Don’t get me wrong.  I still enjoy David Bowie’s music, as well as Greg Lake’s and Keith Emmerson’s contributions to rock.  And I have always enjoyed Alan Rickman’s performances, have read To Kill a Mockingbird at least twice by now, and can appreciate most of Prince’s music now and then.  And that’s to say nothing of my enduring respect for Schalfly’s crusading work against progressive feminism, Scalia’s staunchly conservative defenses against the stubborn judicial encroachment upon American life, and Nancy Reagan’s contributions to public awareness of things like Alzheimer’s.  But that isn’t the point.

The media frenzies up a gullible portion of socialites with this celebrity death-worship.  A few headlines get dropped here or there announcing the news, the cause of death, the times, etcetera, and then, before you know it, retrospectives have popped up, in memorandums appear, and a post from that anorexic friend of yours filters up your social media feed: omg guys I seriously can’t believe this is happening that actor I like is DEAD oh FUCK 2016 ok.  Third-rate news sites spring to the same social platforms with headlines like Leonard Cohen Just Died!  Here’s What YOU Need to Know In Order To Feel Important!  Even in an irony-laden generation of outward-directed apathy, clickbait still works.

These people take this stuff too seriously.  They aren’t shedding tears over the actor’s passing, they’re shedding tears over nostalgia.  Many of these virtue-signaling drama queens remain only dimly aware of the celebrity’s existence as an actual human being.  Alan Rickman wasn’t impressive because of his lifelong dedication to acting or anything else he did as a man, but rather because he played an ugly lovable wizard villain in a popular series of children’s movies.  David Bowie isn’t remembered by his insights into a life of debauchery, drugs, and sin, from which he escaped by the skin of his teeth and had to put up with a grueling lack of respect throughout the 90s, but because he recorded a few hit singles that millennials listen to now out of an ironic appreciation for the culture of the 80s—it’s a nostalgia for a fantastic time that predates their existence and blends into the realm of mythology and legend.

And I think that’s what this is about.  The prevailing attitude of today’s Me-centric entertainment and self-promotion platforms (dubiously called social media) embodies a materialistic Self-aggrandizement at the expense of any form of Other.  Greater bonds are hallucinated into being with actors wearing funny costumes quipping out frat-house one-liners than are formed with colleagues and peers in the flesh.  Friendship is considered a matter of convenience rather than a stake in a relationship.  And love is a silly bedtime story that doesn’t make any sense in today’s hookup-dominated, polyamorous, demisexual landscape of fluid cultural norms, whatever that means.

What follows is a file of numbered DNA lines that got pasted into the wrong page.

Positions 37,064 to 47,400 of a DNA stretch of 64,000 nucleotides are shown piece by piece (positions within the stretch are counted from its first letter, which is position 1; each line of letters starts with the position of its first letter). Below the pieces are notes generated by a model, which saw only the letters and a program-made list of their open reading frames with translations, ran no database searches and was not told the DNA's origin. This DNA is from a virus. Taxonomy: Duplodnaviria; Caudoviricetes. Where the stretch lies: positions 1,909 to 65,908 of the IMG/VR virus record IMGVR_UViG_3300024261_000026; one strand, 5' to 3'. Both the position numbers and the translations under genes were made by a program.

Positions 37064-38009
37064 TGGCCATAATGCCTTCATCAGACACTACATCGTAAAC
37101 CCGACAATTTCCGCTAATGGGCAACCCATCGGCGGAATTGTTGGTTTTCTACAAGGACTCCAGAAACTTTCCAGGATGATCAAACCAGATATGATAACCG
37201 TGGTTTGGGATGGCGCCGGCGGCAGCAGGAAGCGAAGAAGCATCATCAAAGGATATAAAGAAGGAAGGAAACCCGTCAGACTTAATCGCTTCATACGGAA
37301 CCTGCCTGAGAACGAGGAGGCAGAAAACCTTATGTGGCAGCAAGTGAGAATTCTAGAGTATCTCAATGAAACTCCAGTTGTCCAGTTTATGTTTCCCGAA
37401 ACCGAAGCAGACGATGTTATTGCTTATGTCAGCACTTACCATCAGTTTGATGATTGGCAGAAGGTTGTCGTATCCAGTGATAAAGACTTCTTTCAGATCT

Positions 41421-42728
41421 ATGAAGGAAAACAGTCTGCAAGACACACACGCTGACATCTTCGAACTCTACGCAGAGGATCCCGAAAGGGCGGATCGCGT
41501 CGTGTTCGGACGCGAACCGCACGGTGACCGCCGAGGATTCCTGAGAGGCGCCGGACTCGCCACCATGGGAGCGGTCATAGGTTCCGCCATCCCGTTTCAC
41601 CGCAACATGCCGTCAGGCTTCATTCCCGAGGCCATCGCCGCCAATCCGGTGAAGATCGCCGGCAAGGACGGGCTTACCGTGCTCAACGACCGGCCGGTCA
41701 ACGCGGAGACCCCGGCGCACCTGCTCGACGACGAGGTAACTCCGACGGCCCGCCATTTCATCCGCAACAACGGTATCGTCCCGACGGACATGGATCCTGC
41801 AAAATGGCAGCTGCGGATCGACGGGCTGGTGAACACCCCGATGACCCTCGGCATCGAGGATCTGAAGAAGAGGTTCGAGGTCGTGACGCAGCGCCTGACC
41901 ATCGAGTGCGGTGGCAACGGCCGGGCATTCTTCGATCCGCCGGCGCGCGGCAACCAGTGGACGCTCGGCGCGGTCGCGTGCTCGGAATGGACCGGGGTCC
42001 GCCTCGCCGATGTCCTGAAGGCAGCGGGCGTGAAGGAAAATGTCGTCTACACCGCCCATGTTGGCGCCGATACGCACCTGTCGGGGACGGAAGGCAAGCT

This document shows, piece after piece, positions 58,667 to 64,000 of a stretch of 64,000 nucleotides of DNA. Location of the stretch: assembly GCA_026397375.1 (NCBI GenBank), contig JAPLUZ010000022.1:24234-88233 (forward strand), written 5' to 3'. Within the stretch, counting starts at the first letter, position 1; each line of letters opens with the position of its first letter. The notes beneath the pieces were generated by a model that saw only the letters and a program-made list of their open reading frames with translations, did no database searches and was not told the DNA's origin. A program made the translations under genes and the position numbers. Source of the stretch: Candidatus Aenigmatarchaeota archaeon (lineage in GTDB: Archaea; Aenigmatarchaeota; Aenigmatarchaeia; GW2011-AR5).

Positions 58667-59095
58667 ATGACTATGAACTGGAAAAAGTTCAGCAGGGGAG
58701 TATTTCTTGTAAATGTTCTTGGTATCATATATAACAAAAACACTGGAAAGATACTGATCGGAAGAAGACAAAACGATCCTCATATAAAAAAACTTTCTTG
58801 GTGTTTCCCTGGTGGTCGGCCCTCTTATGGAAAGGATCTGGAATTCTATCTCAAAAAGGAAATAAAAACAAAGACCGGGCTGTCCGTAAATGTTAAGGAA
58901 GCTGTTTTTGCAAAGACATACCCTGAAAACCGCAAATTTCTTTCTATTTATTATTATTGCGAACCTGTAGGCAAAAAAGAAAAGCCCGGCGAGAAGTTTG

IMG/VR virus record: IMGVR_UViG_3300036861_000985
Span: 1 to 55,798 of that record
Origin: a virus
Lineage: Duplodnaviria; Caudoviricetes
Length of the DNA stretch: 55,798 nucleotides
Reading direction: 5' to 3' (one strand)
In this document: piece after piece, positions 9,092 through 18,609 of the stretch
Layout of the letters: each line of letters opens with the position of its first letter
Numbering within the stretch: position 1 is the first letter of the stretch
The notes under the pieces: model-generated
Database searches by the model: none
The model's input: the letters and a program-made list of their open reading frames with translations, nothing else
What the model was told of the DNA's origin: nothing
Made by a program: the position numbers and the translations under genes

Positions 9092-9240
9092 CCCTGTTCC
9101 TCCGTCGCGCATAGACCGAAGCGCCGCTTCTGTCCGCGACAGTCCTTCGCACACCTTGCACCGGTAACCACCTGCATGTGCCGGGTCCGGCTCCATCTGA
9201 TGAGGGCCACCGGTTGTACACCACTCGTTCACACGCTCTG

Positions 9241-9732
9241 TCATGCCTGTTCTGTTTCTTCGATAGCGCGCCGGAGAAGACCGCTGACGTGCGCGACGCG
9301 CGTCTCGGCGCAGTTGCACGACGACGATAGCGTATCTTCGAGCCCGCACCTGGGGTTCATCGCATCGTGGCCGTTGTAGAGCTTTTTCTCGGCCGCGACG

These celebrities form a link to an age that pre-dates the millennial.  Maybe he grew up with Bowie’s music and with Princess Leia and with Gene Wilder and Alan Rickman on TV.  Maybe he read about Castro and Ali and John Glenn.  Maybe he didn’t, it doesn’t matter much.  The mere existence of these celebrities entrenches the legend-like status of the past, particularly for generations of people who have no myths or legends, who have no stories told to them of oral histories, and have no concept of the great binding chain of tradition that relates to them their forefathers, their culture, and eventually their children.  The innate thirst for that institution, if not filled by the wellspring of a rich folklore and honored by the respect one pays his family, will be filled instead by the self-deprecating and soulless monstrosity called Hollywood.  It will feed your children stories, it will give your children values, and it will teach them what to think.  Let the customs of the past slip away, out of memory.  Modernity has no place for the past.

So we begin 2017 with a solemn recognition of the things 2016 made self-evident: the hero-worship of Modernity’s gods that communicate to us through our computer screens, and more importantly, their mortality.

Rest in peace.

I look forward to a good year.